Getting a car loan for an unemployed student might be difficult, but in today’s world, where everybody needs to be able to get from point A to point B quickly and safely, and probably several times a day from several point As to multiple point Bs, it is especially important.
However, before you give up, consider your other options and see how they compare. There are four possible routes to take to get around:
a) take a private taxi,
b) take the bus, train or a minibus taxi,
c) get your mom or best friend to lift you everywhere, or
d) buy your own car
Option a would be the most convenient. Imagine never having to stay sober or even awake on your journeys to and fro? Just call a service and have them drop you at the door, not worrying about parking, car insurance or maintenance. It would be pure luxury; if you could afford it.
Option b is do-able, but let’s face it, it’s also dangerous. Waiting at bus stops and on the corners of roads for a minibus to arrive at all hours is not the best situation to put yourself in, especially if you are carrying a laptop.
Even if you live near your parents they are unlikely to want to lift you back from late night study sessions at the library and fetch you from student nights at the local pub at 2am. Your best friend might be more inclined to help you out, providing that he or she actually has a vehicle to begin with.
It seems that buying your own car would be the best route to take. Unfortunately, this has its own set of obstacles. Firstly, you would need to purchase the car and this, in most cases, requires you to take out a car loan. In any situation there are several requirements for taking out a loan.
1) Generally, banks and loan services want to see that you have a good credit history, so they know what they are getting themselves into.
* PROBLEM: how many students or people in general have a credit history, good or bad, by the time they are in their early twenties? Not many, is the answer. If you try to open an account somewhere, you are likely to have the same problem as you would with a car loan: no credit history = no account; no account = no credit history.
* SOLUTION: start by trying to grow your own credit history. If you have a cell phone contract in your parents name, have it transferred into your name and have them sign as surety. Try to open an account in a retail store, again with a parent signing as surety. Spend a small amount and make sure you pay it back when it is due.
This, however, is not a quick fix measure. Growing a credit history takes time.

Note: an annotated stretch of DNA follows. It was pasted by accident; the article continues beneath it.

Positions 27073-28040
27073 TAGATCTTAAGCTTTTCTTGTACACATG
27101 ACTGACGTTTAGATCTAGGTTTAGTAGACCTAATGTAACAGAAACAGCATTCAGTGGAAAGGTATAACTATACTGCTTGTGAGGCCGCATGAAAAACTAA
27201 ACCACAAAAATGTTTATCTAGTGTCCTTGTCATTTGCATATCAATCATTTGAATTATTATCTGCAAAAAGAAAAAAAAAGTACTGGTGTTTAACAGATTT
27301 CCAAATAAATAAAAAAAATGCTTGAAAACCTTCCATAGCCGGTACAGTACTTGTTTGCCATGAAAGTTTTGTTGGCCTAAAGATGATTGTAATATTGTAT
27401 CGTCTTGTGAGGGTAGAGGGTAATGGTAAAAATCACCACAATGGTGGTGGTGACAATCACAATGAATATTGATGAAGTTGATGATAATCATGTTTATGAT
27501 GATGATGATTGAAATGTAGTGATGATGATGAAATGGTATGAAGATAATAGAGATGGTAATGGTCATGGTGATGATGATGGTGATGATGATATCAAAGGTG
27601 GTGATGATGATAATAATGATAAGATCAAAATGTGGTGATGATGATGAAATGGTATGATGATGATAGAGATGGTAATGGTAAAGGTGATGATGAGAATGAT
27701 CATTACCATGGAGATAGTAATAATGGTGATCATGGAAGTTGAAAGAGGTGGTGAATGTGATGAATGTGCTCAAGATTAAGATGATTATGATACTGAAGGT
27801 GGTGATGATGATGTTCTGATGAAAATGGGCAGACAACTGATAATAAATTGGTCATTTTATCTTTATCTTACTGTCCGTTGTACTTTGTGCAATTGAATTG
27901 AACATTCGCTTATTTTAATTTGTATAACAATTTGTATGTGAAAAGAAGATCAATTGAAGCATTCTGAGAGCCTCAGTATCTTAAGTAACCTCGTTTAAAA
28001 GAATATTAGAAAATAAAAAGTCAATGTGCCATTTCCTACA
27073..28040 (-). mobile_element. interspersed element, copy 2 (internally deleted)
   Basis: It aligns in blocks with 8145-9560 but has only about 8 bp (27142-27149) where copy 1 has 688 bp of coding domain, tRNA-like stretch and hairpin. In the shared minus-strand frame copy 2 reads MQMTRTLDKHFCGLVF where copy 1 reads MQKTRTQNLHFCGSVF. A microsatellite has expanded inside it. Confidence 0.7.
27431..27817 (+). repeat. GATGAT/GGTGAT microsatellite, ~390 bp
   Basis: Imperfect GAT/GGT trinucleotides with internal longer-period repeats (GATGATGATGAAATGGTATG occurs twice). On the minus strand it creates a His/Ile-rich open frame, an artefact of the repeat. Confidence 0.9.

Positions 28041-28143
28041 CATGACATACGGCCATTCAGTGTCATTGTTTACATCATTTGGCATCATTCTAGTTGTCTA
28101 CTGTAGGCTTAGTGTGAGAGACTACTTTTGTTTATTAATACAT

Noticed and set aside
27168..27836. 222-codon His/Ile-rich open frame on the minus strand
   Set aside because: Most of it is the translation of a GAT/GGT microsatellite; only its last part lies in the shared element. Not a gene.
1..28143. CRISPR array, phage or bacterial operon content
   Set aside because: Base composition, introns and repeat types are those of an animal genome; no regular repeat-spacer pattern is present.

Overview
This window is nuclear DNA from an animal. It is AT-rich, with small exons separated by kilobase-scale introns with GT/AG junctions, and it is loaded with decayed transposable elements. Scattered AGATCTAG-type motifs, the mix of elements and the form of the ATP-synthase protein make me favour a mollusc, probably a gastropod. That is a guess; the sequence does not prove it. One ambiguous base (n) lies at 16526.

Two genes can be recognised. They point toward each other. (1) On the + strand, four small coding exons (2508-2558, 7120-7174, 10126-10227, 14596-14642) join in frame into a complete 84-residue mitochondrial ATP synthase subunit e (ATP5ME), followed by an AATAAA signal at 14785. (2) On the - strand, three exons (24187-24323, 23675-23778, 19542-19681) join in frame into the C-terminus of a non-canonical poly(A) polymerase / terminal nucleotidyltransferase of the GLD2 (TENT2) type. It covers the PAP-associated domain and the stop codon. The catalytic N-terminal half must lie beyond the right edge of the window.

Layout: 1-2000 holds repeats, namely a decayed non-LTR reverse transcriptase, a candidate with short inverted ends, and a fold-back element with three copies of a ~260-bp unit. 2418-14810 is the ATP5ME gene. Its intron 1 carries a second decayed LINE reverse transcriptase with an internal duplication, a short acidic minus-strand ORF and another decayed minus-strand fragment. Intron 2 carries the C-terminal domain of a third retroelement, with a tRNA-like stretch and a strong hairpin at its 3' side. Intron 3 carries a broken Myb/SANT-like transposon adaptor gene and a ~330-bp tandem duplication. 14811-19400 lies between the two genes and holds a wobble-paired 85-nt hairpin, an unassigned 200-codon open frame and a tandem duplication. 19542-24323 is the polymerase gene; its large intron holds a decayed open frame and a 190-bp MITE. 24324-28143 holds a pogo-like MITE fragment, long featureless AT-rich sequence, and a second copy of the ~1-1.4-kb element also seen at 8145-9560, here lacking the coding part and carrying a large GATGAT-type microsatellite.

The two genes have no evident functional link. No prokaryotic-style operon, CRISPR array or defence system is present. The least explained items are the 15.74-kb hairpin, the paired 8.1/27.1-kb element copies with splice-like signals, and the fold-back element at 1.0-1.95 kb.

2) Banks and loan services need to see that you have a steady income so that you will be able to pay them back every month.
* PROBLEM: as an unemployed student, you obviously do not have a regular income. Even if you studied part time and got a job, it would be unlikely that your income would be high enough for the banks to accept.
* SOLUTION: unfortunately, there is no solution for this particular problem. Even if you were newly employed with a salary that meant you could afford the monthly payments, it would still be difficult to secure a loan without a work history.
3) You would usually have to come up with a deposit for the car which would be quite a significant sum.
* PROBLEM: it is unlikely that you have this kind of money lying around and getting a loan for the deposit would prove just as difficult as getting a loan for the car itself.
* SOLUTION: the best solution would be if you had a family member who could lend you the money for the deposit. You could sort out your own terms and conditions for how and when you pay it back and whether you will pay interest or not.
4) Because of your age, if a bank considered giving you the car loan, they would require someone older, with a steady income and a good credit history, to sign alongside you as surety.
* PROBLEM: it might prove difficult to find someone who is willing to take that risk.
* SOLUTION: again, a family member would probably be your best option.
To sum, your chances of getting a car loan as an unemployed student would be better if you have the following:
- a) A small credit history
- b) The money for a deposit or someone who is willing to lend it to you
- c) Enough money to pay your monthly payments and some way of proving it
- d) Someone with a good credit history and steady income who is willing to sign surety for you
If you lack some or all of the above then the best advice would be to look around at loan services, there may be some who are willing to take a risk. Of course, be careful of high interest rates in a scenario like that.
Another option is to buy a second hand car from a private seller. This would probably be cheaper and you could get a smaller loan, or borrow the full amount from a relative or friend. There are, of course, several issues you must take into careful consideration.
* Would you be able to tell if the car is a good one? If not, take someone who knows cars with you.
* If it should break down or require a service, would you be able to afford the costs, or would you be able to fix it yourself?
Whatever option you choose, make sure that you weigh up all the pros and cons carefully and if you choose to try and get a car loan as an unemployed student, always be careful of getting in over your head with debt. Talk to someone at your bank for more detail and always read the fine print.